The District of Houston is continuing its search for senior government grants to help finance a long-wanted project to solve seasonal flooding of the Silverthorne Creek drainage area.
Its latest attempt is applying to a provincial program for $750,000 which would go a long way toward an estimated project cost of $1.866 million laid out for council’s consideration nearly two years ago.
At the same time, the District of Houston is still waiting to hear about an earlier application made to a federal-provincial program for 73.33 per cent of the project cost or $1.381 million. The District would then need to come up with $485,000 of its own money, or 26 per cent of the project cost.
In an Oct. 30 memo presented to council at its Nov. 3 meeting, District communications director Holly Brown laid out the intricate math associated with the new application for $750,000 and the one for $1.381 million.
If the new $750,000 application for provincial money was approved, “stacking rules” would apply as this money could not be in addition to the provincial portion of the $1.381 million from the federal-provincial program also being requested, she wrote.
And because the provincial portion of the requested provincial-federal grant request is less than the $750,000 now wanted from the separate provincial grant application, the District would end up with more money, which it could then use to reduce its own costs.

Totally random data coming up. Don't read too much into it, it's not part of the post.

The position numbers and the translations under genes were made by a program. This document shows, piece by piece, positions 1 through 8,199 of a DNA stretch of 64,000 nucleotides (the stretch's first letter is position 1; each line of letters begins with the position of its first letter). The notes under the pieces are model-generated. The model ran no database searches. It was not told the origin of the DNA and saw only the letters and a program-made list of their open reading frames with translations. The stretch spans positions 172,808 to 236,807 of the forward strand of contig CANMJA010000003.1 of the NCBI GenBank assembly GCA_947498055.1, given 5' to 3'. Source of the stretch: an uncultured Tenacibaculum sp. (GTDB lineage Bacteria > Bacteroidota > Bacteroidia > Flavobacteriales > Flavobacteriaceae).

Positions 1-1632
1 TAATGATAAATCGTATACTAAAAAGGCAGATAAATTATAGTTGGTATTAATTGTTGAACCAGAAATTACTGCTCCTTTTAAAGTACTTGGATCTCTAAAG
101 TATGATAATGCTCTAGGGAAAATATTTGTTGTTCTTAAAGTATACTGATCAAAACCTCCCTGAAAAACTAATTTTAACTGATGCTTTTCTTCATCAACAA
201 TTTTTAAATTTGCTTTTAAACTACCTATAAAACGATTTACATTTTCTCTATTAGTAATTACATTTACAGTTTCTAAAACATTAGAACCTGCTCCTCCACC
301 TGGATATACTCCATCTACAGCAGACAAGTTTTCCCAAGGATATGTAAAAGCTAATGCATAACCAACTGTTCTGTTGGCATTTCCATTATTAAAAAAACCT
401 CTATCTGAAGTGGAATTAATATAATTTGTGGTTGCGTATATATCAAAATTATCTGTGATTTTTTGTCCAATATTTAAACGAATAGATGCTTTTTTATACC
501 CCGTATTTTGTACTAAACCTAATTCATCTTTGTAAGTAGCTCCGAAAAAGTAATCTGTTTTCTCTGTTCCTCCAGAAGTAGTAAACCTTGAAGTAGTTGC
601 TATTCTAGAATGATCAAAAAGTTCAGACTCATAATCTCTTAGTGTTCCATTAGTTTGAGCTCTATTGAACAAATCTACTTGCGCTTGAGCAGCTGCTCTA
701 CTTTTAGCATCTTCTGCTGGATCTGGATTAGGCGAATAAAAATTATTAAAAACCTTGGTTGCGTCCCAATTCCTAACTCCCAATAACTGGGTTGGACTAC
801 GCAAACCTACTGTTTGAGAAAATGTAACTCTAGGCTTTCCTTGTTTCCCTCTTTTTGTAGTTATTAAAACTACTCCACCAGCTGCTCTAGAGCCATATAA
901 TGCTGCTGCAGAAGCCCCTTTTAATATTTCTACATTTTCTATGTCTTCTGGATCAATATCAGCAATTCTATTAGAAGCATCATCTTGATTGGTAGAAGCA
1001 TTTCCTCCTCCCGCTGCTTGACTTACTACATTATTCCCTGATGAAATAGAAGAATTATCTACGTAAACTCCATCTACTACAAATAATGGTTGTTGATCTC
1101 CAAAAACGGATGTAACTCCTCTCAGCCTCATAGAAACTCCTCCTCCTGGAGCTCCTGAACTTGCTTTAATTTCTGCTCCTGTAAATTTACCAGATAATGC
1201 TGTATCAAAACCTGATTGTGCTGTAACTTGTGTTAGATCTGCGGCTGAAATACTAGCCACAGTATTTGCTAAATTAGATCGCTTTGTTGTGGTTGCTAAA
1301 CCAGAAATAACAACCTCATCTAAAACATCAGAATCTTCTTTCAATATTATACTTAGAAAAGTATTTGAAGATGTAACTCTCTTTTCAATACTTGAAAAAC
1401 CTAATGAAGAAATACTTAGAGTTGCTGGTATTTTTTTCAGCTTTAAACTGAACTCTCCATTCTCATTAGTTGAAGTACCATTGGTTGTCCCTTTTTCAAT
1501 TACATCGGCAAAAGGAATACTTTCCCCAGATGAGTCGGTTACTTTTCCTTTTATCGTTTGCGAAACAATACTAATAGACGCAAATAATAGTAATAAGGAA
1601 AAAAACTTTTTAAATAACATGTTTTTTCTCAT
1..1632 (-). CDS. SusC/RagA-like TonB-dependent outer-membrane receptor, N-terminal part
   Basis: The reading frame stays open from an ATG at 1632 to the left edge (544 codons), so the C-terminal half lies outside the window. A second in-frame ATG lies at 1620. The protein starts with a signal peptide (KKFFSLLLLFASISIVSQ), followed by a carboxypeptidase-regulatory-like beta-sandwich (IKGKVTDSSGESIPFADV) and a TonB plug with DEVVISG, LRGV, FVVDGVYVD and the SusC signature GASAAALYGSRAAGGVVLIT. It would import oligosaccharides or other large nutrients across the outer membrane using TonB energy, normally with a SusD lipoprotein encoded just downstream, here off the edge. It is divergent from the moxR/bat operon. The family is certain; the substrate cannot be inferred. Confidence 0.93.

“If both applications were successful, the District could have an extra $134,128.26 to alleviate our cost portion of $485,323,” Brown wrote.
“There would be no harm to the District for receiving funds from both programs,” she added.
As to how the District would finance its portion of the planned work, it could use its own reserves, use its surplus or borrow money to be repaid by property owners in the area.
The estimated $1.866 million project to alleviate flooding arose out of a 2019 study prepared by the firm Kingston and Associates which outllined historic spring flooding events increasing since 1997 because two existing systems to drain waters can’t handle the flows from snowmelt to the Bulkley River.
Culverts were blocked and ditches compromised, the study said of problems impeding proper drainage.
The study noted that two flooding events in 2017 and 2018 resulted in flooding of Finning Canada’s property, flooding of Monster Industries property, water flowing over CN tracks, and flooding of the Morice River Forest Service Road.
Specifically, the study outlined what it called “probable seasonal inundation of septic systems at the Silverthorne Trailer Park, home to approximately 25 residential manufactured homes.”
“There have been no reported problems, however the regulatory requirements for these septic systems to lie above the 25-year flood event is almost certainly not being met,” the study noted.
It said there’s a potential for contamination of local wells, including those at the trailer park.
The option chosen by council to pursue would involve running drainage pipes under both the CN Rail line and the second crossing of a CN Rail spur line and the Morice River Road.
Construction of a berm at Monster Industries would also take as would work to connect Oxbow Lake to a reclaimed gravel pit with an outlet control installation at the northwest outlet to the gravel pit and construction of upgraded channel between this location and the Morice River Road.